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Thursday, September 14th, 2017
Table of Contents

1 Introduction
5 PMID
 [F] Diseases Research  / PubMed Research Articles  /
Cue exposure therapy reduces overeating of exposed and non-exposed foods in obese adolescents.

PubMed

 

Resource

Journal of behavior therapy and experimental psychiatry 2017 Sep 12; 58()

Authors

Schyns G1; Roefs A2; Smulders FTY3; Jansen A4;

Author Information
  • 1Department of Clinical Psychological Science, Faculty of Psychology and Neuroscience, Maastricht University, P.O. Box 616, 6200 MD Maastricht, The Netherlands. Electronic address: ghislaine.schyns@maastrichtuniversity.nl.
  • 2Department of Clinical Psychological Science, Faculty of Psychology and Neuroscience, Maastricht University, P.O. Box 616, 6200 MD Maastricht, The Netherlands.
  • 3Department of Cognitive Neuroscience, Faculty of Psychology and Neuroscience, Maastricht University, P.O. Box 616, 6200 MD Maastricht, The Netherlands.
  • 4Department of Clinical Psychological Science, Faculty of Psychology and Neuroscience, Maastricht University, P.O. Box 616, 6200 MD Maastricht, The Netherlands.

Abstract

BACKGROUND AND OBJECTIVES: This study tested whether two sessions of food cue exposure therapy reduced eating in the absence of hunger (EAH), specified for exposed and non-exposed food, in overweight and obese adolescents, and whether habituation of food cue reactivity and reduced CS-US expectancies predicted a decrease in EAH.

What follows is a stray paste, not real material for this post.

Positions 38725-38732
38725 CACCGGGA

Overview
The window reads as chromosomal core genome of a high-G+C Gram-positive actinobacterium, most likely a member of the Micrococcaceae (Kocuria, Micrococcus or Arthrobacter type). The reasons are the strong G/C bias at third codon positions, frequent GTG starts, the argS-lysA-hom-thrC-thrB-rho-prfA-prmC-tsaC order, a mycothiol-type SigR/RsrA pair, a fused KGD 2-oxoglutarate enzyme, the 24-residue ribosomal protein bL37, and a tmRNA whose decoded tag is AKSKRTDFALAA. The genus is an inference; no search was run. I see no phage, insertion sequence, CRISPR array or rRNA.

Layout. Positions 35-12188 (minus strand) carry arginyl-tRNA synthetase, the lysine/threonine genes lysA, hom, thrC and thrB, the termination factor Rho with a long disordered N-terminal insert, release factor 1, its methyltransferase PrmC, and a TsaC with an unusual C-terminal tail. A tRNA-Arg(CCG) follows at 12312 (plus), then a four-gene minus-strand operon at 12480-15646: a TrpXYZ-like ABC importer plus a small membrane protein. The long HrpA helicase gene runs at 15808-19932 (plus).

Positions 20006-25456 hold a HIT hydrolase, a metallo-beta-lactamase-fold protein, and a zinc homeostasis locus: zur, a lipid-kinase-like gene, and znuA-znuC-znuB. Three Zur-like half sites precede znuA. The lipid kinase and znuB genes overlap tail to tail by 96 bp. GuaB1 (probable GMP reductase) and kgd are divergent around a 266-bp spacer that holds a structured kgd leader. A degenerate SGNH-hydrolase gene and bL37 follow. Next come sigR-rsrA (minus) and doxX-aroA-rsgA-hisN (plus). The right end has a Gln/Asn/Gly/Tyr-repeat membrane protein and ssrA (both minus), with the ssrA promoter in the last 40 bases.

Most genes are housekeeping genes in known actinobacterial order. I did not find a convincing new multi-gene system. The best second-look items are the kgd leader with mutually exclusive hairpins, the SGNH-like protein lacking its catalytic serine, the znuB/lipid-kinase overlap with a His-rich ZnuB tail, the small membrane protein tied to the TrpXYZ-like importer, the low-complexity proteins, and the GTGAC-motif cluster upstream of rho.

METHODS: 41 overweight adolescents (aged 12-18 years) were randomly assigned to a cue exposure intervention or a lifestyle intervention (control condition). Habituation of food cue reactivity (self-reported desire to eat and salivation) and CS-US expectancy were measured during both sessions, and EAH was measured at the end of session two.

RESULTS: Compared to the control condition, the cue exposure condition showed less EAH for the exposed food item as well as for the non-exposed food items. Larger within-session (WSH) and between-session habituation (BSH) of cue reactivity were not related to less EAH, change in CS-US expectancy was unrelated to EAH.

LIMITATIONS: The study was underpowered, and compliance to homework instructions between sessions was poor, intervention effects might have been larger when participants adhered to daily homework exercises.

CONCLUSIONS: Food cue exposure was effective to reduce EAH of exposed and non-exposed food items, indicating generalisability of the exposure effect. In line with exposure effects in anxiety disorders, habituation was not found to benefit outcome, though the present data do also not provide evidence that CS-US expectancy violation predicts EAH.

Copyright © 2017 Elsevier Ltd. All rights reserved.

PMID

28898708

Others

Publication Type: Journal Article


This article is licensed under the the National Library of Medicine License. It uses material from the PubMed National Library of Medicine Data.


Last Modified:   2016-03-27


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